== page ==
All Big Three automakers are struggling. Ford, the nation's second-biggest automaker, posted a $5.8 billion third-quarter loss — its largest in more than 14 years. GM reported a loss of $91 million in the third quarter, a sign of improvement after posting a $1.6 billion loss during the same period last year. Both companies are heavily downsizing; combined, they are offering early retirement or buyout plans to more than 100,000 U.S. workers. Chrysler Group had a $1.5 billion third-quarter loss, but it was helped by profits at its parent company, DaimlerChrysler.

A look at the issues on U.S. automakers' agenda:

Health Care: All three automakers spend more on health care per vehicle than on steel, which adds about $1,000 to the cost of a car built by the Big Three. GM, the nation's largest private provider of health care, spent $5.3 billion on health care last year for 1.1 million employees, retirees and their dependents. Last summer, GM chief Wagoner urged Congress to provide a "vigorous and robust" prescription-drug market, develop national health information technology and focus on high-cost, catastrophic cases among a small number of patients.

Trade: The automakers have also sought support on trade, arguing that Japan has artificially weakened the yen, allowing Japanese automakers to price their vehicles more aggressively in the United States and offer more options. Last year, GM's chief economist told the House Ways and Means Committee that this alleged currency manipulation gave Japanese automakers a "subsidized" cost advantage of between $3,000 for a small car to $12,000 for a luxury SUV. Conversely, that cost advantage acts as a "tax" on U.S. cars sold in Japan, automakers say.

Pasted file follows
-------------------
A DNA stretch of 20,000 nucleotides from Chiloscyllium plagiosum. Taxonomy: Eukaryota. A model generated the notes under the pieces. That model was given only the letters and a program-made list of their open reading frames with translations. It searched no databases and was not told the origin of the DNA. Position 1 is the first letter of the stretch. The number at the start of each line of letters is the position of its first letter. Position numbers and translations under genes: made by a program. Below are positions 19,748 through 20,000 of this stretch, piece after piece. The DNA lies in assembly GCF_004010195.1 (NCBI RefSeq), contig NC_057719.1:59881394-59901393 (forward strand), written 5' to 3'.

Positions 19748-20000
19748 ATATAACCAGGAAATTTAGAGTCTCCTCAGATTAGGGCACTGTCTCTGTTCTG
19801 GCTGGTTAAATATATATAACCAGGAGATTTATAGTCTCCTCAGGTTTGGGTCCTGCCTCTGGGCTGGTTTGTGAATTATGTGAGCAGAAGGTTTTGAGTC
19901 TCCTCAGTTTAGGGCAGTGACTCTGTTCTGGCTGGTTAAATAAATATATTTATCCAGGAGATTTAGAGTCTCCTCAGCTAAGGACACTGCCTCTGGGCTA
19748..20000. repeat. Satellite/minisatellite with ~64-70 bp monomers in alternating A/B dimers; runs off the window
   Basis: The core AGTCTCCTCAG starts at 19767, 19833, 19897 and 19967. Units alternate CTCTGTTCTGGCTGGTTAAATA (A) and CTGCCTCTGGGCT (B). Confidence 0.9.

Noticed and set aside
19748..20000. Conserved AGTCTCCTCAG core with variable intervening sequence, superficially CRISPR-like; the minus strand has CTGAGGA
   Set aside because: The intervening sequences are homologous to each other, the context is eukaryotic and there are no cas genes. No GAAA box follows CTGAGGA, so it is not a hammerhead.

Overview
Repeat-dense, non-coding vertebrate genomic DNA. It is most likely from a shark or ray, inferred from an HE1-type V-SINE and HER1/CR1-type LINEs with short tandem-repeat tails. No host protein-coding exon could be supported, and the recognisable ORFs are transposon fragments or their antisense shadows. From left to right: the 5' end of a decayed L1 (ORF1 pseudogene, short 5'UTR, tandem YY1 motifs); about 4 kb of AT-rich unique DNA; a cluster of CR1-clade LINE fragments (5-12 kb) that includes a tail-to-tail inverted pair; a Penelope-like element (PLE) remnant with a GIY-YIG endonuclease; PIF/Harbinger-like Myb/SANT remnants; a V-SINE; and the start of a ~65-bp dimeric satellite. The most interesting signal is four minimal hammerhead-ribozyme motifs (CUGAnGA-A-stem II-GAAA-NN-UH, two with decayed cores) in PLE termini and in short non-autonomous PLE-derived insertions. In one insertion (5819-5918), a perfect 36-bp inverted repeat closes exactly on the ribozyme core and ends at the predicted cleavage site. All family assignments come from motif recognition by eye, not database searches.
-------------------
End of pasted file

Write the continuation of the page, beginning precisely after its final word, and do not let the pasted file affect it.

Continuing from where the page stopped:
President Bush is scheduled to meet with Japanese Prime Minister Shinzo Abe in Vietnam on Saturday. Detroit's auto companies have faced hardships as Japan-based Toyota Motor Corp. enjoys soaring profits. A report in The Wall Street Journal on Monday said Toyota plans to capture 15 percent of the world car market by 2010 in its quest to unseat GM as the world's largest automaker.

Auto industry officials also note that China is keeping its currency artificially low against the dollar, making Chinese goods cheaper in the United States. And they allege that some U.S. trading partners, such as South Korea, have other unfair practices that hurt American automakers' ability to compete.

Energy Issues: The industry shares many of the same views as Bush on alternative energy. The Big Three are doubling their production of flexible-fuel vehicles, capable of running on blends of up to 85 percent ethanol, by 2010. The industry could seek tax breaks and other incentives from the Bush administration to encourage the building of alternative-energy vehicles.

But some environmental and consumer groups fault U.S. automakers for failing to take the lead in fuel efficiency. They credit Japanese automakers' success, in part, to their focus on vehicle fuel economy rather than size and engine power — the emphasis of the SUVs and trucks coming out of Detroit.

Compiled from NPR staff and Associated Press reports.